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Projekt: Subproject 3.2.1 Impact of biogenic carbonates on pH buffering in an acidifying coastal sea (North Sea)

Acronym: BIOACID I
Title: Subproject 3.2.1 Impact of biogenic carbonates on pH buffering in an acidifying coastal sea (North Sea)
Duration: 01.09.2009 - 31.08.2012
Project manager: Univ.-Prof. Dr.habil. Michael E. Böttcher, Prof. Dr. Klaus Jürgens, Günter Jost, Dr. Monika Nausch, Prof. Dr. Maren Voß
Funding: BMBF
URL: bio-ag-mariner-stickstoffkreislauf-projekte.html#ybioacid
Focus: Long term changes: external influence- internal changes
Department: Marine Geology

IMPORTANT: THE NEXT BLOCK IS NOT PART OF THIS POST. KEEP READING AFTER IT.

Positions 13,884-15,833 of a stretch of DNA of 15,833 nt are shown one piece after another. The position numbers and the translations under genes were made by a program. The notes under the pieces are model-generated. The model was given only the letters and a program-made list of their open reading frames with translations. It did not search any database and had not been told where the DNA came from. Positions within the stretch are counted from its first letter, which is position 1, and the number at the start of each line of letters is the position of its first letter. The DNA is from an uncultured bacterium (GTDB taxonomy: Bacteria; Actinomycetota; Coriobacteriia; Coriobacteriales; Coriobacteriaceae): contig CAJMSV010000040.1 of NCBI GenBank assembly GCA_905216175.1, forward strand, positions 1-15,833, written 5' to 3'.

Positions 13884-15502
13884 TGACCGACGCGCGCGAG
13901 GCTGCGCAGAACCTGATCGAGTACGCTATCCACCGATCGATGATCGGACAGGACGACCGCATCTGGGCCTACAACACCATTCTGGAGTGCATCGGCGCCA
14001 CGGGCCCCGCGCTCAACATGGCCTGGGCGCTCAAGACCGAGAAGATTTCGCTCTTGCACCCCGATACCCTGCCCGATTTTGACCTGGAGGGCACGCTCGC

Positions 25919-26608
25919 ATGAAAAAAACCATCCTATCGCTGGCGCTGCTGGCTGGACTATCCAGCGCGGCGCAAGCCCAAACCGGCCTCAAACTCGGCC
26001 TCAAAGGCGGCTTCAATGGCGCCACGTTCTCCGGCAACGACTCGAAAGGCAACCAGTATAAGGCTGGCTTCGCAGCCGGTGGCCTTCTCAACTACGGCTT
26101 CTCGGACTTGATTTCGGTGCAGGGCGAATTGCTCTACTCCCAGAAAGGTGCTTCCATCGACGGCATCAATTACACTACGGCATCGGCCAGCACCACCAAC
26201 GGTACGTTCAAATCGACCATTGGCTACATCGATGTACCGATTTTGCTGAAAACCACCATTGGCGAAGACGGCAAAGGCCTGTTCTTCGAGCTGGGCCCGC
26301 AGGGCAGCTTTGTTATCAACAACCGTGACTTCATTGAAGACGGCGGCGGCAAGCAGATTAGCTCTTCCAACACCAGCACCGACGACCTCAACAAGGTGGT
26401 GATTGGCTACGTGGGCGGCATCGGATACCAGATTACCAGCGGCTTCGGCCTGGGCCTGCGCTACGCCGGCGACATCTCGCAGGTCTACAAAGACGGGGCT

We propose to investigate the influence of changing pH and carbon dioxide partial pressure, and alkalinity on carbonate dissolution in surface sediments of the Wadden Sea and the consequences for and relation to the carbonate system of the North Sea. Our hypothesis is that biogenic carbonates at the surface of intertidal sediments and the upper sediment layers play -to different extents- a role in modifying tidal waters that exchange with the shallow North Sea. This adds to carbonate fluxes caused by benthic organic matter degradation. The absolute and relative importances will change as the North Sea carbonate system will acidify in the future. One important aspect will be the reactivity (reaction rates and thermodynamic stability) of different biogenic carbonates and the experimental quantification of the different dissolution rates in pure and seawater media under different controlled laboratory conditions, i.e. pH, partial pressure of carbon dioxide (PCO2-stat and free-drift), and carbonate undersaturation. The reactive surface of the carbonate will be characterized to extract specific dissolution rates from experimental data on the development of liberated major minor and trace cations and the dissolved carbonate species. Experiments will be carried out at different fixed CO2 partial. This approach will include in parallel experiments geomicrobiological effects on microbial degradation of the organic matrix compared to purely abiotic reactions. Experimental laboratory-based approaches will be compared to field in-situ transformation experiments and will be followed by microscopic (e.g., SEM-EDX), inorganic geochemical (ICP-OES, photometry, microsensors) and stable isotope (C, O; irmMS) approaches. Experiments will also be carried out in collaboration with Dr. Hoppem! a (3.2.3) regarding benthic mesocosm experiments at AWI. Field work will additionally characterize the sources and surface textures of different carbonate fractions in surface sediments with geochemical methods and SEM-EDX. These results will allow to evaluate the time-dependent corrosion of biogenic carbonates as a function of burial time. Application of microsensors to characterize the chemical gradients will be carried out in collaboration with Dr. D. deBeer (MPI-MM; 3.2.2). From the side of carbonate formation, the influence of a changed carbonate system on growth of Mytilus and Crassostrea is planned to be assessed in a later phase of the project. Finally, pelagic measurements and experimental results will link the alkalinity and DIC exchange with the coastal North Sea and the possible ecosystem consequences via biogeochemical modelling. Parameters of the dissolved carbonate system (TA, DIC, PCO2, pH) will be measured in collaboration with PD Dr. Bernd Schneider (IOW) while d13C(DIC) will be determined via irmMS. These results will be provided for a collaborative integration in Theme 5 (Pätsch et al.) and the inclusion in the modelling of the North Sea carbonate system. The approach provides the base for a quantitative understanding of the role of the carbonate system in the water column on preservation, destruction and temporal authigenesis in the intertidal surface sediments, and the role of benthic metabolisms.

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